United Kingdom


Southampton,United Kingdom

The Southampton Common Paddling Pool Kiosk is a prominent building visible from a major route into the city centre. The building had become a regular target for graffiti vandalism causing it to be a focus for bad publicity and an unpleasant sight for users of the common and passing traffic. In response, in 2002 the collective Beyond Graffiti was asked by Southampton City Council to run a project involving local young people to transform the building using spray cans. That is, a partnership between social and cultural workers and public administration was created for this project.

The aim was to prevent future risk of vandalism and to showcase the positive side of graffiti art. These two factors are the main defining in the third cluster. This intervention is centrally a prevention intervention with a constructive approach. Furthermore, the intervention aims at promoting both street art and mural art.

The youngsters selected to participate on the project were primarily those responsible for the graffiti already written on the kiosk’s walls. By involving these young people it was known that they had an interest in graffiti and a potential talent. Also, it was hoped they would be more likely to respect the building and look after the artwork they produced.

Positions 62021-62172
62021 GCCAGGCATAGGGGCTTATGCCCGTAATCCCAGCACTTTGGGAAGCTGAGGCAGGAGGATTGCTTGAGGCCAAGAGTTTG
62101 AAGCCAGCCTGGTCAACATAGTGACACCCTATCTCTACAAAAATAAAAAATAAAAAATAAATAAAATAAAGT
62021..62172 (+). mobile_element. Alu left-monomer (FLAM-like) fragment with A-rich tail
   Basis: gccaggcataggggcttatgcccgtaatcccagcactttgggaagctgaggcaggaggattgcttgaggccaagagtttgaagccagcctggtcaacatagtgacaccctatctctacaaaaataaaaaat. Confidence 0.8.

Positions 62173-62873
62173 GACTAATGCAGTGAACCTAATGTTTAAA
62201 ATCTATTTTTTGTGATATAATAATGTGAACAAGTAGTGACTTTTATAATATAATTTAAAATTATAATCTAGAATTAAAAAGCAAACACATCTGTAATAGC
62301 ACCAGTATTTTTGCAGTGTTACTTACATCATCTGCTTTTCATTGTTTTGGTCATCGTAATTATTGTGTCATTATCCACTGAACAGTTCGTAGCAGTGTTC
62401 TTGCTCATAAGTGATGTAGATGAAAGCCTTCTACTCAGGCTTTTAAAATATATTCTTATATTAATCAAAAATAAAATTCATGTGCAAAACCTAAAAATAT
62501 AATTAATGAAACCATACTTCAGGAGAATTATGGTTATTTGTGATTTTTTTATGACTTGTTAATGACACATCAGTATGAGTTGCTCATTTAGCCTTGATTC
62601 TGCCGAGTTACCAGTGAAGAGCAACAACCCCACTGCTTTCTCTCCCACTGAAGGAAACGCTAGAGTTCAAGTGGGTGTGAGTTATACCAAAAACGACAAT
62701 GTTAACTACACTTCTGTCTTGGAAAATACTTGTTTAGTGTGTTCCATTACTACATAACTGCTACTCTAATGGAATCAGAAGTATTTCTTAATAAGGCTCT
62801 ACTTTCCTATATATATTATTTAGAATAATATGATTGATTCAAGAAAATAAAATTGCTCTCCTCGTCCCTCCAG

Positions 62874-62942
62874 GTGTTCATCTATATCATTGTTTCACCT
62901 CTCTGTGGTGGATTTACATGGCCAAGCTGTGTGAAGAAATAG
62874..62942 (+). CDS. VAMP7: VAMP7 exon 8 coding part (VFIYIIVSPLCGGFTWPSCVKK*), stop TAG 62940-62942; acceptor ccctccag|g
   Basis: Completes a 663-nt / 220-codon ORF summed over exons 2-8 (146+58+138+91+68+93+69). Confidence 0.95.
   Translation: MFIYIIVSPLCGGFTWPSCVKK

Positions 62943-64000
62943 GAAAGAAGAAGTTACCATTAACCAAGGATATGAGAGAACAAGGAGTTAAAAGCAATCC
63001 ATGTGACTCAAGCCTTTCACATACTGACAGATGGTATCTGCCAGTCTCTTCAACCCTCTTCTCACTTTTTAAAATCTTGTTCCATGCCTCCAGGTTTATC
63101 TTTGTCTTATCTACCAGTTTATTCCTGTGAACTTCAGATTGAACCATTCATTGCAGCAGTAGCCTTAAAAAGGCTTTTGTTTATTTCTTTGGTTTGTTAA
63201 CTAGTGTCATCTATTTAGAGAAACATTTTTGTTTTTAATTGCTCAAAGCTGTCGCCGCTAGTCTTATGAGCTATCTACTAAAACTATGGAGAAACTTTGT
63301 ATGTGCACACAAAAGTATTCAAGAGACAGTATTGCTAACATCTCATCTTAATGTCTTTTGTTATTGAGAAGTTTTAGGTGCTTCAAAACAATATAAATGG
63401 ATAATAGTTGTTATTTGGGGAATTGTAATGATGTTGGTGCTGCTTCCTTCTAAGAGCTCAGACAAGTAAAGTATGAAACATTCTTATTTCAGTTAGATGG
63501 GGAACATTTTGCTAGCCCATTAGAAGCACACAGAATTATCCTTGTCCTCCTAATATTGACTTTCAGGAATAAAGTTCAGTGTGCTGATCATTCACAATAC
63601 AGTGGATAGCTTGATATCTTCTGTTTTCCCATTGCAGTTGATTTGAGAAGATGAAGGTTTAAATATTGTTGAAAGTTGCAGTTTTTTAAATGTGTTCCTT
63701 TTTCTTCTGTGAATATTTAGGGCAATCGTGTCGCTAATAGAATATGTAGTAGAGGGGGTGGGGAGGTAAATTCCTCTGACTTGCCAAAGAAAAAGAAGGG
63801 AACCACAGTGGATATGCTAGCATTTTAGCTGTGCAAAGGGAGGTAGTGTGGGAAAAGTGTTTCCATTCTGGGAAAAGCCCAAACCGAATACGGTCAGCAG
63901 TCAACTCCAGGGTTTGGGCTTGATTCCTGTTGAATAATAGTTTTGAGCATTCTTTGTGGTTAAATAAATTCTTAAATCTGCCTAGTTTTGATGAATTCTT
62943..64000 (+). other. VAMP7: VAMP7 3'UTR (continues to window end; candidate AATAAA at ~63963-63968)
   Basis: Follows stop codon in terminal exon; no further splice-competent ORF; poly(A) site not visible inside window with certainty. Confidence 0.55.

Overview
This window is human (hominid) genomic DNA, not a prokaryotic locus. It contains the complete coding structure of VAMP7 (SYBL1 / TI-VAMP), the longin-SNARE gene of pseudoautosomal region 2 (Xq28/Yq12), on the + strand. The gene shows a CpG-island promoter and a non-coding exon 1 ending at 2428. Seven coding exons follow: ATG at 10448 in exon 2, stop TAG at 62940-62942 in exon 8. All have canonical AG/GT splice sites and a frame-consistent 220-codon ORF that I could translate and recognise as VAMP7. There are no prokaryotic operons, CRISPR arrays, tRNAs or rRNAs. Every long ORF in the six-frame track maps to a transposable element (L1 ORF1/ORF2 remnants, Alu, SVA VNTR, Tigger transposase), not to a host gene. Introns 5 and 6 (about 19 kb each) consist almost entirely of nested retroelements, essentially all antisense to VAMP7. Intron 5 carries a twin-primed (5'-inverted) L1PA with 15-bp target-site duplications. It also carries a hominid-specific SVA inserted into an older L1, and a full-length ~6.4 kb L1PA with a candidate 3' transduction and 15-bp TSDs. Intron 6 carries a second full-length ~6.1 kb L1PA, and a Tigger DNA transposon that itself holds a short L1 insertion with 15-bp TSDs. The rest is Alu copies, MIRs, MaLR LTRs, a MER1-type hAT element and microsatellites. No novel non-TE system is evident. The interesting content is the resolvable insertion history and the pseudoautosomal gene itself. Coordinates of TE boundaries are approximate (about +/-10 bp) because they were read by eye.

A community gathering was made as well as community surveys in order to decide the graffiti design. Two local schools were invited as well as users of the common and the Beyond Graffiti collective. It had to convey something that the general public would relate to and be relevant to its surroundings, without compromising the style of graffiti art. Based on the feedback the design was developed. The intervention’s scope of prevention is based on social collaboration and participation. This kind of collaboration tend to engage upon arts-led regeneration interventions and informing citizens.

For the project artistic graffiti (street art and / or mural art) can make the audience develop an understanding of what graffiti can communicate by painting colours, places and shapes that can appeal, instead of graffiti making feel insecure.
The writers produced the finished artwork entirely with spray cans with the assistance of Beyond Graffiti artists. Also, to reduce the risk of further damage the building was treated with anti-graffiti coating.
The evaluation of the project reflects that in the 18 month following the completion of the project, the kiosk has fallen victim of minor tags only although because of the anti-graffiti coating these were easy to remove and at a minimum cost. The project has attracted positive public and media attention. Furthermore, new projects related to graffiti have been replicated.

In these two last cases we can see the difference between the second and third cluster. First of all both cases are based on the same type of intervention (pro-social measures aiming at prevention and with a constructive approach) and similar actions (artistic interventions to prevent graffiti). However, the third cluster case includes graffiti writers on their activities which the second do not. Furthermore, the second case promotes street art and the eradication of tag while the third promotes both street art and mural art. These are the maindifferences between clusters and can be exemplified by these two cases.



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